Carl (>>), Damian (>):
>>    class A {
>>        method foo($x) {
>>            PRE { $x < 10 }
>>            # ...
>>        }
>>    }
>>    class B is A {
>>        method foo($a, $b, $c) {
>>            PRE { [>] $a, $b, $c }
>>            # ...
>>        }
>>    }
>> When C<> is called, are both C<PRE> blocks meant to be run?
> No. Contractual constraints are only inherited by methods of the
> same signature.
> BTW, that example isn't Liskov substitutable, so it really doesn't
> matter what it does under DbC. ;-)

Right. :-) I chose a non-Liskov-substitutable example to highlight how
much trouble we are in. Nowhere does the spec mention that Liskov
substitutability should be taken into account before DbC is
considered. The closest it gets is talking about "all the appropriate
per-method C<PRE> phasers", but it's up to the reader to infer what
those are. In other words, the spec isn't frozen solid there yet.

> Also, it would be much better if such cases issued a warning in Perl 6,
> rather than just silently hiding the inherited method and thereby
> breaking the shared polymorphic interface of the hierarchy.

We just discussed it briefly on #perl6. Signature smartmatching
(checking for signature compatibility) isn't computable in the general
case, due to C<where> clauses and subtypes. Which means that we could
presumably issue warnings for "well-behaved" signatures (a
sufficiently large class), but would have to remain silent for some
exotic ones.

>> A modest proposal: we already have excellent IoC primitives with
>> C<nextsame> et al. Why not let DBC fall out of their use instead of
>> trying to impose it from the outside? This poses no problems at all:
> Except for the problem that it doesn't actually implement DbC semantics. ;-)
> For example:
>   class A {
>       method foo($x) {
>           PRE { $x < 10 }
>           my $result = 2 * $x;
>           return $result;
>           POST { $result > $x }
>       }
>   }
>   class B is A {
>       method foo($x) {
>           PRE { $x < 100 }
>           callwith($c % 10);
>           return -$c;
>       }
>   }
> In a proper DbC system, calling B::foo would always fail, since A::foo's
> inherited POST requires the method's result be greater than its original
> argument. But under the proposed new semantics, this example succeeds in
> returning a result that violates the inherited contract.


I'd just like to point out, perhaps slightly redundantly, that the
above example wouldn't work (and can't work) under the imagined DbC
rules. The intent is clear: we'd like C<POST { $result > $x }> to run
at the end of C<>, checking that the result returned exceeds the
parameter C<$x>. But C<$result> isn't in C<>'s lexical scope, and
no matter how much pixie dust we sprinkle on it, it will never equal
the return value of another method. (The variable C<$result> is
suggestively named, but the compiler won't care.)

And opening the door to non-lexical semantics means selling sanity and
analyzability cheap. If C<POST { $result > $x }> is meant to somehow
find C<$result> in the wrong lexical scope, what about C<$x>? Is it
C<>'s or C<>'s C<$x>? The more one thinks about these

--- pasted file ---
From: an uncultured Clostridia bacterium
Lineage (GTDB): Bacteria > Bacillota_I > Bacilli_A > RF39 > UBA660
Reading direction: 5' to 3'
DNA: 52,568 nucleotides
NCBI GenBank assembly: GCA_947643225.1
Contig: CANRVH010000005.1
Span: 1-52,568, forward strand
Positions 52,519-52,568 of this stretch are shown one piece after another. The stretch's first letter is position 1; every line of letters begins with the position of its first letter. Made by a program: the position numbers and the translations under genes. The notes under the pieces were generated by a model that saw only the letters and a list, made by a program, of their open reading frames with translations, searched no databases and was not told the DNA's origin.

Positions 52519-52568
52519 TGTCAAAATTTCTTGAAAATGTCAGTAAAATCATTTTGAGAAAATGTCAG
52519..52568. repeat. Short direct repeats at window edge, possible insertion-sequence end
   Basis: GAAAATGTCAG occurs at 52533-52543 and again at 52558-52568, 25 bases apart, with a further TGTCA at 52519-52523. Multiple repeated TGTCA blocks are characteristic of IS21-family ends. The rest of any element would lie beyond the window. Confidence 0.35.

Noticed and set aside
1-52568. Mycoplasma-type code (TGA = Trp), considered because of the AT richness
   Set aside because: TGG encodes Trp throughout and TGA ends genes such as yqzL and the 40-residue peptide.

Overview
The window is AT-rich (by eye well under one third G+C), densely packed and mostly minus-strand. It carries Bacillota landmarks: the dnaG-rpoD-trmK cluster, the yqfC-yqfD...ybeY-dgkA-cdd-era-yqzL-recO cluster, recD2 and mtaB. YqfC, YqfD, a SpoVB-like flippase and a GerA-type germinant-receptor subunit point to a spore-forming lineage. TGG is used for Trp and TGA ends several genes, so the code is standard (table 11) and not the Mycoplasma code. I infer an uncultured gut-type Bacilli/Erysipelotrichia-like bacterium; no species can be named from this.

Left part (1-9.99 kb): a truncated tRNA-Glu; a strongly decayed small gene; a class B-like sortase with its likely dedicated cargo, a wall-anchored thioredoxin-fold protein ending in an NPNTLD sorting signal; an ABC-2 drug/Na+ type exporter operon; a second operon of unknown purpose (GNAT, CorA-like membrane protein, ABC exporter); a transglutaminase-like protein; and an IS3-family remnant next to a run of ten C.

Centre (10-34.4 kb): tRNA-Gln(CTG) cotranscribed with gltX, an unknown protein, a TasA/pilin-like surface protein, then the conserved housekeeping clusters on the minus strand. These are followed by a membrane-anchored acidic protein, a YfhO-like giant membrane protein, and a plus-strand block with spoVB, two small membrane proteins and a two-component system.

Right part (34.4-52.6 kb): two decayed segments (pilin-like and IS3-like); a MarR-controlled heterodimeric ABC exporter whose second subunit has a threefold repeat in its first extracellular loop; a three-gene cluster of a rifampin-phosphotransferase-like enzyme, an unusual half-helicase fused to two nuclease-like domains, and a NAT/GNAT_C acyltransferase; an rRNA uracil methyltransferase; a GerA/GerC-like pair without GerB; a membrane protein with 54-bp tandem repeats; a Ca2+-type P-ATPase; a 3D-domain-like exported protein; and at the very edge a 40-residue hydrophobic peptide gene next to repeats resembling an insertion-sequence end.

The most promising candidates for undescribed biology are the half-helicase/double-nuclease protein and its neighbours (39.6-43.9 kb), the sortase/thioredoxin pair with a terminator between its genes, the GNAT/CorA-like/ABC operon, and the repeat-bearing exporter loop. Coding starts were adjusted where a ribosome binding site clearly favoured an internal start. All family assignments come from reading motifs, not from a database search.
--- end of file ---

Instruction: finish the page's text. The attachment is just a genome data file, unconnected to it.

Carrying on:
things, the less one feels an urge to cheat and be clever to get
proper semantics.

> Note that I'm *not* saying that Carl's example isn't demonstrating
> useful behaviour...just that the behaviour it's demonstrating isn't DbC.


> For a start, PRE- and POST- inheritance should only occur when a derived
> method does indeed have the same signature as some base method, and then
> only from that identically signatured method. Secondly, PREs have to be
> inherited disjunctively (i.e. be allowed to weaken), rather than being
> conjunctively accumulated (i.e. being forced to to strengthened).

No argument here. If the spec is already saying these things, it's not
being clear enough about them.

> However, I'd also want the spec to remove all reference to DbC when talking
> about PRE and POST. Or, better still, to state explicitly that PRE and
> POST do *not* have DbC semantics when applied to methods (perhaps even
> using some of the examples above to illustrate why not).

Sounds like a good idea all around.

> And if we are ever to properly supply DbC, then I think we'd also want
> to explicitly reserve--but not spec--the phaser names REQUIRE and ENSURE
> for possible later use (either in-core or via a future 'use contracts'
> pragma or module that some heroic soul may attempt write. ;-)
> On the other hand, because DbC "requires" and "ensures" are really
> much more like (inheritable) traits of a method's signature,
> rather than phasers tied to the method's block, it seems likely that
> any eventual DbC mechanism should not use phasers at all. So perhaps
> we ought to reserve the traits 'will require' and 'will ensure' so that the
> eventual DbC mechanism could be specified like so:
>    class A {
>        method foo(Num $x --> Num $result)
>          will require { $x < 10 }
>          will ensure  { $result > $x }
>        {
>            return 2 * $x;
>        }
>    }
>    class B is A {
>        method foo(Num $x --> Num)
>          will require { $x < 100 }
>        {
>            return $x+1;
>        }
>   }
> And, yes, this does indeed imply a syntax for optionally naming the
> return value in a signature (which syntax seems to fall out quite
> naturally in any case).

This all sounds exciting and worthwhile, and also more suitable a
place for DbC semantics: that is, not in absolute core, or not in Perl
6.0.0. Don't get me wrong, I'd still very much like to see/use
functionality like this, and definitely want to make room for it. But
it's not a blocker.

// Carl

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